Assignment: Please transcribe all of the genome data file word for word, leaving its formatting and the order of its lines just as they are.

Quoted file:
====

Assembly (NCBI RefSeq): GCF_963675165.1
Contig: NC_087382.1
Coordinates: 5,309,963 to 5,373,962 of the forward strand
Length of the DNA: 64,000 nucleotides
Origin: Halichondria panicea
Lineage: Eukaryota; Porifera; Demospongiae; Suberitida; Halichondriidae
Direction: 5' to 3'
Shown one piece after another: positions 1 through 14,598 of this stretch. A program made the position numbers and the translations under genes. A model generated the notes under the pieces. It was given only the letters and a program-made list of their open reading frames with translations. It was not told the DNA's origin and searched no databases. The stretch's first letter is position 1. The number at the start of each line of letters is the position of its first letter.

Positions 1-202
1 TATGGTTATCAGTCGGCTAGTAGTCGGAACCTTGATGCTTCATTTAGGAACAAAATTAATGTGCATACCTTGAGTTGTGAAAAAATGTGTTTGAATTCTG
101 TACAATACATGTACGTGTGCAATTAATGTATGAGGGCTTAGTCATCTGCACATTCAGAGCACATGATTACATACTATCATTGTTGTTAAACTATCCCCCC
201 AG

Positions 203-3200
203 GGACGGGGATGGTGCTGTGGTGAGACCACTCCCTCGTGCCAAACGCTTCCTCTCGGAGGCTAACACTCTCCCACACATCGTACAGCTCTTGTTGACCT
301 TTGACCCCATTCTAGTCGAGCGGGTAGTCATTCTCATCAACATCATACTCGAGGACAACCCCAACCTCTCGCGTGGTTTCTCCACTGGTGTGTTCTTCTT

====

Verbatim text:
Assembly (NCBI RefSeq): GCF_963675165.1
Contig: NC_087382.1
Coordinates: 5,309,963 to 5,373,962 of the forward strand
Length of the DNA: 64,000 nucleotides
Origin: Halichondria panicea
Lineage: Eukaryota; Porifera; Demospongiae; Suberitida; Halichondriidae
Direction: 5' to 3'
Shown one piece after another: positions 1 through 14,598 of this stretch. A program made the position numbers and the translations under genes. A model generated the notes under the pieces. It was given only the letters and a program-made list of their open reading frames with translations. It was not told the DNA's origin and searched no databases. The stretch's first letter is position 1. The number at the start of each line of letters is the position of its first letter.

Positions 1-202
1 TATGGTTATCAGTCGGCTAGTAGTCGGAACCTTGATGCTTCATTTAGGAACAAAATTAATGTGCATACCTTGAGTTGTGAAAAAATGTGTTTGAATTCTG
101 TACAATACATGTACGTGTGCAATTAATGTATGAGGGCTTAGTCATCTGCACATTCAGAGCACATGATTACATACTATCATTGTTGTTAAACTATCCCCCC
201 AG

Positions 203-3200
203 GGACGGGGATGGTGCTGTGGTGAGACCACTCCCTCGTGCCAAACGCTTCCTCTCGGAGGCTAACACTCTCCCACACATCGTACAGCTCTTGTTGACCT
301 TTGACCCCATTCTAGTCGAGCGGGTAGTCATTCTCATCAACATCATACTCGAGGACAACCCCAACCTCTCGCGTGGTTTCTCCACTGGTGTGTTCTTCTT